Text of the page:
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Emergency Fund: The First Step to Financial Independence

If you’re living paycheck to paycheck, you are basically a slave to your job.  You are beholden to the whims of your company and the vagaries of the economy.  These are things that you cannot control, and so there is no reason to complain about them.  Fight for your freedom, instead.  Focus like a laser on what you can control: build an emergency fund, the first step towards financial independence.  The sooner you can start saving, the better.


What Is An Emergency Fund?

Like it’s name suggests, an Emergency Fund is enough savings to handle typical emergencies:  a layoff or other loss of work.  Medical bills, a roof leak, a car accident.  It’s typically thought of as 3-6 months of your living expenses, or perhaps up to 1 year.  If you do not have enough money to cover these types of “normal” emergencies, you need to get on that asap!  Quit shopping, and start saving!


Now, I know many people are living paycheck to paycheck.  It’s a struggle, for sure.  Unfortunately, this situation makes you completely beholden to your boss and to your job.  If you value your freedom, your top priority absolutely needs to be to build a an Emergency Fund.  This is more important than paying off debt, and certainly more important than going out with your friends or getting the latest iPhone.  If you believe your job is safe, you’re wrong.


What To Do With Your Emergency Fund

In short, do nothing.  Most financial advisers will tell you to to keep your Emergency Fund liquid – in a checking or savings account, where it won’t earn much return, but it also is safe, and won’t lose value.   More importantly, DO NOT TOUCH IT, unless you truly have an emergency.  Your Emergency Fund is not a friend that loans you money to make a car payment.  Your Emergency Fund does not buy you tickets to a  show.  And your Emergency Fund certainly does not think you should buy that jacket.


When you first build an Emergency Fund, when you have no other savings whatsoever, I agree that you should keep it in a liquid savings account.  But, this is bad advice if you are well on your road to financial independence.  You need your money to work for you if you want to retire early.  And the only way to do this is to invest as much as you comfortably can into productive assets:  stocks, bonds, real estate.   You do not need a whole year worth of living expenses twiddling it’s thumbs in a savings account.   You are losing money if you do that.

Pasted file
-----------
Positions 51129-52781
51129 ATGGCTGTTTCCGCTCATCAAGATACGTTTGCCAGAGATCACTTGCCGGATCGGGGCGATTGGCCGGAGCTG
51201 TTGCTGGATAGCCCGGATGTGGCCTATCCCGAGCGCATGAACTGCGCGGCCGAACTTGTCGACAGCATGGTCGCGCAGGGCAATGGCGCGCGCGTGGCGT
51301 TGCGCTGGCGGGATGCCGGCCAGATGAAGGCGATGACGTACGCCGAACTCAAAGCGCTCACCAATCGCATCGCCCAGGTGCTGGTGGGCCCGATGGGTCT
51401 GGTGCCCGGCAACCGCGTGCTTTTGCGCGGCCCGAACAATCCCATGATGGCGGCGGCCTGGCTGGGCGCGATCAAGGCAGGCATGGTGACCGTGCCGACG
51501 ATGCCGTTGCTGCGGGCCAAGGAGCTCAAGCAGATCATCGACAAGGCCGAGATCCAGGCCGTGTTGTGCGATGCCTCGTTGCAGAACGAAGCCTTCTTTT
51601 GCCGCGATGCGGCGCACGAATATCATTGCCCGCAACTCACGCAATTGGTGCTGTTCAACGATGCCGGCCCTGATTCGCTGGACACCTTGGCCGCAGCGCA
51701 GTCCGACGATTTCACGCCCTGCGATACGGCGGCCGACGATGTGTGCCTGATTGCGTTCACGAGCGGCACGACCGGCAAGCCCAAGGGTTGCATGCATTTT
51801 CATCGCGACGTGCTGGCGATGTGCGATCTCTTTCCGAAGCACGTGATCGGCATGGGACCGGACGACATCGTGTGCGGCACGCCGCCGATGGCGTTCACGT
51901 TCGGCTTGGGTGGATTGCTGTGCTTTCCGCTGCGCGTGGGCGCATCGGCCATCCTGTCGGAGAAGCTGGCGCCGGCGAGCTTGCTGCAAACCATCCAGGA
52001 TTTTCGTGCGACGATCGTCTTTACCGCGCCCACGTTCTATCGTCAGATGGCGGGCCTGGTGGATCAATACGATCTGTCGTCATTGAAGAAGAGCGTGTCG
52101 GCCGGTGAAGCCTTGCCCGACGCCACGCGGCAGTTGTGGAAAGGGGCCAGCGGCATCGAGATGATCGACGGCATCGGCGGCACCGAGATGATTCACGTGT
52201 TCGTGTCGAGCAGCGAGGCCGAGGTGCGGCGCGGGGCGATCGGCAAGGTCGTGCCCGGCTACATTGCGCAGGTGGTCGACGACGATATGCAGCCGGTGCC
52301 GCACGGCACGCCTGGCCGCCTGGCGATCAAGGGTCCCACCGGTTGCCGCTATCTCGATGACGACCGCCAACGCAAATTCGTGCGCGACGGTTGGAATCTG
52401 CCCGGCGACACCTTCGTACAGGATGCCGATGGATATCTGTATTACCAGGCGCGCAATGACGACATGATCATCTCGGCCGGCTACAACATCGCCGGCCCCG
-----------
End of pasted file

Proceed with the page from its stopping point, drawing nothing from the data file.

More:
I target about $20,000 in my cash accounts.  This is way more than enough to cover a few months of expenses, and it can pay for most emergencies, such as my son’s surgery this year.  In the event that I lose my job, or have a larger emergency, it won’t take long to liquidate some stocks and bonds.  I probably have too much in cash, but it makes me feel that I don’t have to be constantly watching my checking account.   Any more than this, and I am walking away from easy money.


The Three Degrees of Financial Freedom

An Emergency Fund is just the first step towards achieving financial independence.

Emergency Fund


Once you build your Emergency Fund, don’t stop saving.  An Emergency Fund does not in any way give you complete freedom to do what you wish.  You are no longer living paycheck to paycheck, but you still have very limited options.  Keep saving, the more the better.


Beyond your Emergency Fund, once you’ve saved a few years worth of expenses, then you have what’s known as F.U. Money, the second degree of financial freedom.  With FU Money, you have the freedom to tell your boss to go to hell (perhaps in stronger words) – it is the freedom to have a completely fresh start.


Finally, after 10-15 years of hard-core savings, you can achieve Financial Independence – generally considered to be 25x your annual expenses.  Want to learn more about the easiest, most straight-forward path to early retirement?  Start Here.



Jojo Bobo



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